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In a circular motion, like the horse rides in a merry-go-round, there is only one force that acting on it, the centripetal force that pulls the ride inward. I'm struggling to answer why the horse rides swing outward instead?

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    $\begingroup$ Have you drawn a free body diagram, or do you feel that you have advanced beyond the point where you need to use free body diagrams? $\endgroup$ – Chet Miller Mar 17 '17 at 12:06
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The only REAL force is the centripetal force. A merry-go-round is a non-inertial frame of reference and there are inertial forces present in it too. The centrifugal force, The Euler force and the Coriolis force.

The first one for example, from an observer's point of view, who is sitting in the middle of the merry-go-round pushes the object (Horse in this case) far from the center.

As the ride starts, The Euler force will be the apparent force pushing the person to the back of the horse, and as the ride comes to a stop, it will be the apparent force pushing the person towards the front of the horse.

You can read about these forces and the Coriolis force, which is a major player in the earth climate and weather changes, in the provided links or analytical mechanics books like "Classical Dynamics of Particles and Systems" by Thornton and Marion. Or Fowles analytical mechanics.

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As you clearly understand, the horses need an inward centripetal force to undergo circular motion. But they can't get this if they are hanging vertically, or tilting inwards. Draw a free body diagram, and it's a good idea to have the horse swinging on an eye or loop that cannot transmit torque when you do this. Either this, or simply hang them on ideal strings that can support no transverse forces.

In either of these cases there are only two forces: gravity, and a force (tension) directed along the tether.

The only one of these two that can provide the necessary inwards force (the horizontal component) is the tension. And the string / tether must be such that it tilts inwards, otherwise it cannot give this force. The horses must therefore tilt outwards.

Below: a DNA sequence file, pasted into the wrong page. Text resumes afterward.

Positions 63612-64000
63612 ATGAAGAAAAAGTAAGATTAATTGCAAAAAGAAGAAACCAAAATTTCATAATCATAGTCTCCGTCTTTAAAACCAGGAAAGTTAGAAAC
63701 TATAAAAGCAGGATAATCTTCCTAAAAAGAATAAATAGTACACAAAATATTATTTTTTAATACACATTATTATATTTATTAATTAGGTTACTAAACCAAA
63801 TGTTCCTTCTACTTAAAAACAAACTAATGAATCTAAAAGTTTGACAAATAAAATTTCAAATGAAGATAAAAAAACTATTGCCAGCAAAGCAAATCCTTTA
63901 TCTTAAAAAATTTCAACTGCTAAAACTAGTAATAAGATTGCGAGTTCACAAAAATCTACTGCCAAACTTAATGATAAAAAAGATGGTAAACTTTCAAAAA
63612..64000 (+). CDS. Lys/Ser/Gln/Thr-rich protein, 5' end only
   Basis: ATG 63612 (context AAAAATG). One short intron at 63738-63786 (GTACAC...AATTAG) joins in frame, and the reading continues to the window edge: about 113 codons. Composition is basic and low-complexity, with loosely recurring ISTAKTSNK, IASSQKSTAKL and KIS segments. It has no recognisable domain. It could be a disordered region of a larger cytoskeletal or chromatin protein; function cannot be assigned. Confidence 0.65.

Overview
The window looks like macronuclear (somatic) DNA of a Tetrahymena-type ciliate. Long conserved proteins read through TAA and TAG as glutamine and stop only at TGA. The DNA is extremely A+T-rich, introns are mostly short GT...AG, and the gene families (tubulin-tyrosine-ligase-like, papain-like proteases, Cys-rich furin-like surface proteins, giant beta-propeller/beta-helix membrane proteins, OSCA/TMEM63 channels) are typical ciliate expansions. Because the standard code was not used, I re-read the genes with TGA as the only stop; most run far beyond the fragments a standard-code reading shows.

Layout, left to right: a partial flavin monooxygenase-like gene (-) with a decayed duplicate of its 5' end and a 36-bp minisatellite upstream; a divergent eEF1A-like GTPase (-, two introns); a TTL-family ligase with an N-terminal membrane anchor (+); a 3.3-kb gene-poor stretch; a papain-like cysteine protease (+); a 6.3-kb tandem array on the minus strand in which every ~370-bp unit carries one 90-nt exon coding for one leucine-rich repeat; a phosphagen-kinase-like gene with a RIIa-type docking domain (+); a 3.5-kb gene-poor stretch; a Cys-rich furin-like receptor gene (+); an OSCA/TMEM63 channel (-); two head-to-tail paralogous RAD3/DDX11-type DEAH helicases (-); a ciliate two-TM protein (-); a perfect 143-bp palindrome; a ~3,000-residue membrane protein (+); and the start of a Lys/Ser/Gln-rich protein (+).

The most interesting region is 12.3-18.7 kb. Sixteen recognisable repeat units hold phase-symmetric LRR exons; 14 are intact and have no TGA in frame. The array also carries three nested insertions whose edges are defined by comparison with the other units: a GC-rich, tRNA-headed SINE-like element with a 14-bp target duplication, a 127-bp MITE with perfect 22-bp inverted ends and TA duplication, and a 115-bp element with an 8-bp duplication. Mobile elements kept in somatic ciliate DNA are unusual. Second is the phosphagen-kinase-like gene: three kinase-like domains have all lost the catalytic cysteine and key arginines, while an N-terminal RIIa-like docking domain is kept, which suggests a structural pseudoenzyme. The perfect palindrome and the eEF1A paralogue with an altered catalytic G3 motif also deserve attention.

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Centripetal force is not the only force acting on the horse. In fact it is not a distinct force at all. It is the resultant of other real forces acting on the horse. This resultant causes centripetal acceleration, ie circular motion.

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The diagram shows the horse (grey block) fixed on a pole which is suspended at an angle $\theta$ to the vertical as it rotates on the merry-go-round. The real forces acting on the horse are its weight $W$ and the tension $T$ in the pole. The vector sum of these 2 forces is $F$. It is responsible for the centripetal acceleration $a$, so it is called the centripetal force $F=Ma$.

The horse is not accelerating vertically so $T\cos\theta=W$. The horse is accelerating horizontally to the left, towards the centre of the merry-go-round. Since $T$ is the only force with a horizontal component, the resultant force causing centripetal acceleration is $F=T\sin\theta=W\tan\theta$.

If the pole were vertical $(\theta=0)$ there would be no horizontal component of force $T$ so the resultant force would be $F=0$. Without any horizontal force the horse could not move in a horizontal circle. As the merry-go-round gets faster the horse tilts further outwards ($\theta$ increasing) to provide a larger centripetal force $F=W\tan\theta$.

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